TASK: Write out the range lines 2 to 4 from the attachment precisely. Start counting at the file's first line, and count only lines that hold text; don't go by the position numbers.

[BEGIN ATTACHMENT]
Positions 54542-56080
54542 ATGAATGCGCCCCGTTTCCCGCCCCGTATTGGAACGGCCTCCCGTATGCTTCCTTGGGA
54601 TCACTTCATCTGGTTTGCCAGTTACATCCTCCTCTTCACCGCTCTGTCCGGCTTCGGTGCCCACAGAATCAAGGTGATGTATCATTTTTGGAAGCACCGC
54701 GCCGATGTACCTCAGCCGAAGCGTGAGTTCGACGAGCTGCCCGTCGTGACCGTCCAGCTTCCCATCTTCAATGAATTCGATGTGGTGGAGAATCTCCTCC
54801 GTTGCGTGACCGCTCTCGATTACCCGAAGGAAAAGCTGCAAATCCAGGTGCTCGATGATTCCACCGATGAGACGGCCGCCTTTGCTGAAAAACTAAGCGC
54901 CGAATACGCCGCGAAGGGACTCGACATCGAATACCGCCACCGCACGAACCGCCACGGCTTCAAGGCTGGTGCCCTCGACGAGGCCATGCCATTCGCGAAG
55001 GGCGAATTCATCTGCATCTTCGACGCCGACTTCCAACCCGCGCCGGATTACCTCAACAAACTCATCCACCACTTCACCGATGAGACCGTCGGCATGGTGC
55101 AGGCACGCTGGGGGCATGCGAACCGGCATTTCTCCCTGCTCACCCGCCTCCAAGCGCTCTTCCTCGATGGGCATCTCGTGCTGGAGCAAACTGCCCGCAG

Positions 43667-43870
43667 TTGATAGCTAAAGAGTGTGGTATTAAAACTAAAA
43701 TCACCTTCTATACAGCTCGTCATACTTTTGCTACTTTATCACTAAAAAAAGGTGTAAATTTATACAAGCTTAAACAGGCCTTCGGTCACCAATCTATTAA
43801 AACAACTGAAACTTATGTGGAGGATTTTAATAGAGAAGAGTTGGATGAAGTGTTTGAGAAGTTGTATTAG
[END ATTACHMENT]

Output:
54542 ATGAATGCGCCCCGTTTCCCGCCCCGTATTGGAACGGCCTCCCGTATGCTTCCTTGGGA
54601 TCACTTCATCTGGTTTGCCAGTTACATCCTCCTCTTCACCGCTCTGTCCGGCTTCGGTGCCCACAGAATCAAGGTGATGTATCATTTTTGGAAGCACCGC
54701 GCCGATGTACCTCAGCCGAAGCGTGAGTTCGACGAGCTGCCCGTCGTGACCGTCCAGCTTCCCATCTTCAATGAATTCGATGTGGTGGAGAATCTCCTCC